Sea History 144 - Autumn 2013

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en NASA's Space Shuttle program ended in 2011, its five shuttles had taken a total of 355 people into space, orbited the earth 21,152 times, and traveled 542,398,878 miles over a 30-year period. Columbia, Challenger, Discovery, Atlantis, and Endeavour-these names are familiar to historians of an earlier Age of Exploration, back when people were first venturing across the world's oceans in search of new trade routes, unclaimed lands, and scientific knowledge. The first Endeavour was HMS Endeavour, the 106-foot ship sailed by James Cook on his first voyage of discovery around the world, from 1768 to 1771. Challenger was named for another research vessel; HMS Challenger sailed from England in 1872 on what would become the first true worldwide oceanographic research cruise. Her crew sailed almost 70,000 miles and discovered thousands of new species of marine life and analyzed thousands of samples of seawater and sediment from the seafloor. Columbia was an American square-rigged ship that sailed from Boston in 1787 on a fur-trading expedition to the Pacific Northwest. The 83-foot vessel sailed up the Columbia River in what is now Washington State and eventually continued sailing around the world, making it the first American ship to do so. The third shuttle added to the fleet was named Discovery, which was actually the fifth exploring ship to use the name. The first sailed around the world as part of Captain James Cook's third voyage, during which he and his crew "discovered" the Hawaiian Islands and other islands in the South Pacific. Henry Hudson sailed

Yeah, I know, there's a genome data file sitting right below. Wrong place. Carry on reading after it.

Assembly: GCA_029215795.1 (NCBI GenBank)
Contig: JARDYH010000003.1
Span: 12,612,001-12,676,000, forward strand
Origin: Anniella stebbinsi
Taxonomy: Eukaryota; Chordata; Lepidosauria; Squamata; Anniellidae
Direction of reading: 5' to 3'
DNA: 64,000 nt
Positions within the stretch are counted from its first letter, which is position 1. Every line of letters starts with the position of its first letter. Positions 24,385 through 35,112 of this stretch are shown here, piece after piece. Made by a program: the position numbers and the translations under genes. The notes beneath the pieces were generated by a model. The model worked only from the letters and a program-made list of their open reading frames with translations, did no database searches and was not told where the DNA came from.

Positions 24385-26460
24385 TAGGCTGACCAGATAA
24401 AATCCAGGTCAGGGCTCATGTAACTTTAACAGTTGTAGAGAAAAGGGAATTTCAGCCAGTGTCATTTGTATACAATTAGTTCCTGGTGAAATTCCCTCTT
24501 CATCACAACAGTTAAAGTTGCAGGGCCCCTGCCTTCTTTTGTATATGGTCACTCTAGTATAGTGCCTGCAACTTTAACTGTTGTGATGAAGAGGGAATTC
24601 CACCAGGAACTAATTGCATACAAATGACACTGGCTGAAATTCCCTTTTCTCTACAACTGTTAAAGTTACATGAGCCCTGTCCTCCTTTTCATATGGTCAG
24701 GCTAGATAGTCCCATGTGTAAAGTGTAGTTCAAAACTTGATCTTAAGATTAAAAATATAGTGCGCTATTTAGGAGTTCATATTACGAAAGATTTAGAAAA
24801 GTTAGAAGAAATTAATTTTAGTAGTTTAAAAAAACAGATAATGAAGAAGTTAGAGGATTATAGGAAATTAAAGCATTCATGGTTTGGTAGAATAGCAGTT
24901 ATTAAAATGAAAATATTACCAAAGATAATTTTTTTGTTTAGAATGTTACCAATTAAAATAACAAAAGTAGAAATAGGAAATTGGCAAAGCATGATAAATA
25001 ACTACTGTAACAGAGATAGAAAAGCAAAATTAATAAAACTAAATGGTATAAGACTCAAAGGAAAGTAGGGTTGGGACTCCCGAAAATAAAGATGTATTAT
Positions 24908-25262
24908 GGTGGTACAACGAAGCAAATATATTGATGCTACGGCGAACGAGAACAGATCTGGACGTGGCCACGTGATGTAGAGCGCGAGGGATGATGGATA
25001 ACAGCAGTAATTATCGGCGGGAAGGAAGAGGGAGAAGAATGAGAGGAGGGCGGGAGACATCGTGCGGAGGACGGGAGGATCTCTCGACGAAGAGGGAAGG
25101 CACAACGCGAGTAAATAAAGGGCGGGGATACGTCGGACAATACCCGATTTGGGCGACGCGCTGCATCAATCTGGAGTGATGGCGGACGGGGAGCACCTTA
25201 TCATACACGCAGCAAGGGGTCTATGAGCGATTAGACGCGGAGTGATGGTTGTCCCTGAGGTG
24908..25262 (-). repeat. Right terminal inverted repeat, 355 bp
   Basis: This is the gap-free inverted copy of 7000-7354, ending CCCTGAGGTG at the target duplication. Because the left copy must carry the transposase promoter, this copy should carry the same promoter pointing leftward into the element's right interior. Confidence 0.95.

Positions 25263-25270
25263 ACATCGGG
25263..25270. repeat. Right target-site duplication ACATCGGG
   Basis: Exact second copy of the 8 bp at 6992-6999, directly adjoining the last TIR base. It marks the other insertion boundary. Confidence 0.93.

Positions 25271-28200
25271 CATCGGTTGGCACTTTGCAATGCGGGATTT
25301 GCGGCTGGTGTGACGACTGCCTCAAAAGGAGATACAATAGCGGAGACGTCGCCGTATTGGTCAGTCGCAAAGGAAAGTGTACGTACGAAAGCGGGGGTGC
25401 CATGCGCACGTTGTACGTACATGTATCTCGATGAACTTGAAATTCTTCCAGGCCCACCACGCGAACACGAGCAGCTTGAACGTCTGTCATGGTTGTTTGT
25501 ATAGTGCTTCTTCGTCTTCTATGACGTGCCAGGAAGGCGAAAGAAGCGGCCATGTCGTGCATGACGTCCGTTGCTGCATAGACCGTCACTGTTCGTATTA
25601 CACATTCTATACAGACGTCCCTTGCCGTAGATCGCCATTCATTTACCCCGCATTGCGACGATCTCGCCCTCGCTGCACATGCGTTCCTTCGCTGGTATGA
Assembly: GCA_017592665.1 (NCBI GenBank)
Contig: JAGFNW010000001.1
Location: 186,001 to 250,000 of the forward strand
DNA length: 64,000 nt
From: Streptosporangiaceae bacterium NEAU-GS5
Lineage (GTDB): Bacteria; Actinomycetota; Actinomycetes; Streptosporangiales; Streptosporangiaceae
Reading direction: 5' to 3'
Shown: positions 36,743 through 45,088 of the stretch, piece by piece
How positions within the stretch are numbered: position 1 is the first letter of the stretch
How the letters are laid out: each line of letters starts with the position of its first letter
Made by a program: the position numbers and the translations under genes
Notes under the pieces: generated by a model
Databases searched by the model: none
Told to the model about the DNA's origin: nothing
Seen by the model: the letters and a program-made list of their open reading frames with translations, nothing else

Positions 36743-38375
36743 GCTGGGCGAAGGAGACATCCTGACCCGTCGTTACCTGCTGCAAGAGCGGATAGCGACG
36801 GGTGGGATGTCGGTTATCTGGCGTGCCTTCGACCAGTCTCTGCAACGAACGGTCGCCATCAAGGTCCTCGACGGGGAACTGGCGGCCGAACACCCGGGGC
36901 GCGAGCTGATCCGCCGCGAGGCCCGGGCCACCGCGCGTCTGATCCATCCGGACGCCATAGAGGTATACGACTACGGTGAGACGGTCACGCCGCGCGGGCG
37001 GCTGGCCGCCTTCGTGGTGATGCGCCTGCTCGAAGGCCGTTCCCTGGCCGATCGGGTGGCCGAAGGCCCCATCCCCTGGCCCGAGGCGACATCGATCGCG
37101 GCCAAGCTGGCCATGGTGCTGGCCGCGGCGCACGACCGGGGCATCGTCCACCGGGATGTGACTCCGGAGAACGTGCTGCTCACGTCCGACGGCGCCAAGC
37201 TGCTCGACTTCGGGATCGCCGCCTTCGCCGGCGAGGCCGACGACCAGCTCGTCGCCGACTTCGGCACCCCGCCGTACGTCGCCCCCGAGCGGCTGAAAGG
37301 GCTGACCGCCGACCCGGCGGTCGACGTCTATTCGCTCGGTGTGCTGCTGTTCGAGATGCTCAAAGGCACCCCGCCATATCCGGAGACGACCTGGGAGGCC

in a vessel named Discovery as well when he sailed to the Arctic in his search for the Northwest Passage in 1610-11. Two other British ships named Discovery later sailed on sci-

entific expeditions to the Arctic and Antarctic. Atlantis was named for a 20th-century sailing vessel: a ketch that served as the primary research vessel for the Woods Hole Oceanographic Institute (WHO!) in Massachusetts from 1931 to 1966. The original Atlantis sailed on more than 299 research voyages and traveled 700,000 miles carrying out research cruises studying ocean science. While these sailing ships and space ships and the paths they followed couldn't be more different, their missions were quite similar. Whether by sea centuries ago or in space in recent history, hundreds of people voycaged to distant and unknown pla1ces seeking knowledge and informffition, and had incredible adventures ;along the way. ..t SEA HIST<ORY 144, AUTUMN 2013